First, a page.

Business Posts

Building Leadership Grit

Building Leadership Grit

By Kim Moore

11 years ago




In the last few years I’ve become more sensitive to the impact that loss has on individuals.  Regardless of reason, whether war, depression, economics, death, illness or the other myriad of maladies that plague the human condition, when we are hit with traumatic and unexpected tough events, what is it that wells up and enables us not only to survive and push forward, but to deliberately dig in and see things through?  Psychological resilience is deemed the ability to positively cope with stress and adversity, and it is believed to be more of a process than a trait.  I’ll call this Leadership Grit.

How does one grow resilience/grit, preserve and infuse it in others?  Is it possible to equip others with the “true grit” needed to keep trying new things; to stay in the game and keep trying until the game is over?  One cannot borrow another’s grit any more than you can borrow their integrity.  You have to have your own.  So where does it come from and how can you develop more of it as a resource for the very thing most human beings dread—the unexpected.

It is now a fact that in addition to the nurture or nature debate in what shapes each individual, the bio-chemistry of our minds and our beliefs is foundational in shaping and molding our perspectives, skills and providing the resources we draw on to handle the big and little bumps in life.  So what is the mindset that determines why one veteran may re-learn to walk after losing a leg and another won’t try?  Or why one athlete gives up at halftime while another finds new determination to win?  This has never been more important than now—when the world needs great leaders at all levels to help play wisely in the delicate economic, environmental and political balance of a truly global community.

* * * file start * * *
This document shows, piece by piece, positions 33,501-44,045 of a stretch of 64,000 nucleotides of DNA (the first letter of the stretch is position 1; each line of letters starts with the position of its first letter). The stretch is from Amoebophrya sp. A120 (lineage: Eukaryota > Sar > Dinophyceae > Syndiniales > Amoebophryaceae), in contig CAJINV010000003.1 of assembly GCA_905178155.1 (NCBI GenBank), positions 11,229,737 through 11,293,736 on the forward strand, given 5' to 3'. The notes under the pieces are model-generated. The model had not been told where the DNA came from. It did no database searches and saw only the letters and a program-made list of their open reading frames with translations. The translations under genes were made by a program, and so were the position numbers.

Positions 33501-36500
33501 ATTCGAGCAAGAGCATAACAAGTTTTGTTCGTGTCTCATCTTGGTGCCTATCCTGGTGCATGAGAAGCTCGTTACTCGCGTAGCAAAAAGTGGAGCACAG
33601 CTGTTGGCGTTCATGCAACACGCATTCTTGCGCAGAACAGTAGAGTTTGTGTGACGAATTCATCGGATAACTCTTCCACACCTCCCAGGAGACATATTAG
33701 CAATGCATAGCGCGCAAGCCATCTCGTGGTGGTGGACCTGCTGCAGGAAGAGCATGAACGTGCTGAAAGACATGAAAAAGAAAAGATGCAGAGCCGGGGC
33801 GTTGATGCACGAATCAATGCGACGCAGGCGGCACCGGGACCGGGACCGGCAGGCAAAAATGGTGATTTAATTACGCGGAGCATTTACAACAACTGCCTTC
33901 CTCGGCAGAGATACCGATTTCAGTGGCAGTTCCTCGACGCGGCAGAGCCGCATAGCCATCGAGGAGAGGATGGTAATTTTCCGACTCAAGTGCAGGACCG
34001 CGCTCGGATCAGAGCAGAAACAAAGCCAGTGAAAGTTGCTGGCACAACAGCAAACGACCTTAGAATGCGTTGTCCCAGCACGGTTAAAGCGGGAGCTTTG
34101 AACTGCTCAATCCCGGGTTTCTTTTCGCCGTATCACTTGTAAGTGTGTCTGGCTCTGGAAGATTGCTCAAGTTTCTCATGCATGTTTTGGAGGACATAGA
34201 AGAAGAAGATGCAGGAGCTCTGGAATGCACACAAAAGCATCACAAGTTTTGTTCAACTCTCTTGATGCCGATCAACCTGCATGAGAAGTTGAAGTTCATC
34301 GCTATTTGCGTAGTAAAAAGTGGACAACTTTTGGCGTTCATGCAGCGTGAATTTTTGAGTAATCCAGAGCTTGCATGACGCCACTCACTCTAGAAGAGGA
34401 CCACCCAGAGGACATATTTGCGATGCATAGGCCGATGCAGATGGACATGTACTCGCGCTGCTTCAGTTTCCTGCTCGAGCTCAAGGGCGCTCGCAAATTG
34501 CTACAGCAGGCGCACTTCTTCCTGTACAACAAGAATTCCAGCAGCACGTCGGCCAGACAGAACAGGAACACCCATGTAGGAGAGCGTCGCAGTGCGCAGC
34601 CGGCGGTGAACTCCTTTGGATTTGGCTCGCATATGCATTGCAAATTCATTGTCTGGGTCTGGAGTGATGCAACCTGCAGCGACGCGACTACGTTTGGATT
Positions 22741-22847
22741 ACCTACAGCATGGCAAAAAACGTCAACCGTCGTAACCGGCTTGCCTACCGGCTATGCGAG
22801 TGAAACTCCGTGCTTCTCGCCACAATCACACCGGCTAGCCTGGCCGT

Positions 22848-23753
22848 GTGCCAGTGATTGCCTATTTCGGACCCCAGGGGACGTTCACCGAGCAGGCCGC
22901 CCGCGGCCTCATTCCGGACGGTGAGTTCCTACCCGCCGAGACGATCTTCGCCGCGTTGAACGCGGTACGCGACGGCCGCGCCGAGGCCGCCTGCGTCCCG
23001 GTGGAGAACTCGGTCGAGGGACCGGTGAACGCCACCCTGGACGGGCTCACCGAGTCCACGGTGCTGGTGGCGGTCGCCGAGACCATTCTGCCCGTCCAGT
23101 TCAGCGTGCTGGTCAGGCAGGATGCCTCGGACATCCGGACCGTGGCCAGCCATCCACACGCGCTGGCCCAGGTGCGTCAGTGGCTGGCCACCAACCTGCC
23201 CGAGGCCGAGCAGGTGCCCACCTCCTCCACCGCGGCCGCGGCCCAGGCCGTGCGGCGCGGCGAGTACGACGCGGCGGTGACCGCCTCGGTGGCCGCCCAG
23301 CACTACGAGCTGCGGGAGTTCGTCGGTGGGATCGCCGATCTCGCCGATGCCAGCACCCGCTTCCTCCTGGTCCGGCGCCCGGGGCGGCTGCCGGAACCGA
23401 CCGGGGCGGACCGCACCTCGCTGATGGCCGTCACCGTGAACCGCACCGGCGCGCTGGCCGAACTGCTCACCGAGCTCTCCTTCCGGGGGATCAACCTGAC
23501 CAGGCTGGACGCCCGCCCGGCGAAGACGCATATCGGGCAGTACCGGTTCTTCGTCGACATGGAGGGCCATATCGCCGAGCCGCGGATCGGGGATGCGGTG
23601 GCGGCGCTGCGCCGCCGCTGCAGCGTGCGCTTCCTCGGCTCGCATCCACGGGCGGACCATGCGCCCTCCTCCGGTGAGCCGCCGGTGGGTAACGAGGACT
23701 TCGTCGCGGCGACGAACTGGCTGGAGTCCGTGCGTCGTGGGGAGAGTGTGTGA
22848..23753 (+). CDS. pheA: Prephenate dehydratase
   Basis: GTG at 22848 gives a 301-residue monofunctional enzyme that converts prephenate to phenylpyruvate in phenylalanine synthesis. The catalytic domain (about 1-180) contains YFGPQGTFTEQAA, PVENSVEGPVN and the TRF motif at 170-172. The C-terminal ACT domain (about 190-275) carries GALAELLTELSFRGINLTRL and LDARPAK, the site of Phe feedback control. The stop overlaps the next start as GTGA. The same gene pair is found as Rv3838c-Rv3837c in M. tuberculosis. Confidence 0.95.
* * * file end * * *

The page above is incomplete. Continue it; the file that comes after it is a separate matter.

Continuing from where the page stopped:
Here are some topics to think about in regard to your personal resilience:

  • Stories.  What we tell ourselves in the midst of adversity and the stories we replay from our past both shape our expected outcomes from adversity.  What stories from your past do you need to stop rehashing?  What stories from your past can you leverage toward greater resilience.
  • Self-Regard.  How we assess our innate ability greatly influences positive outcomes.  What is your core self-belief?  That you are capable?
  • Realistic Optimism.  The degree of positivity present in our perception of ourselves, others and the world around us can be self-fulfilling.  Are you glass half full?
  • Connection.  The ability to care for, be understood, and be united with others plays a role in our ability to reframe and to bounce back from adversity.  Do you fly solo or are you deeply connected to at least a few people?
  • Practice.  The will to submit to whatever it takes to gain a new competency helps us endure initial hardships.  Do you keep fighting or do your insecurities and/or perfectionism cause you to avoid things that you are less skilled at?

Kim Moore

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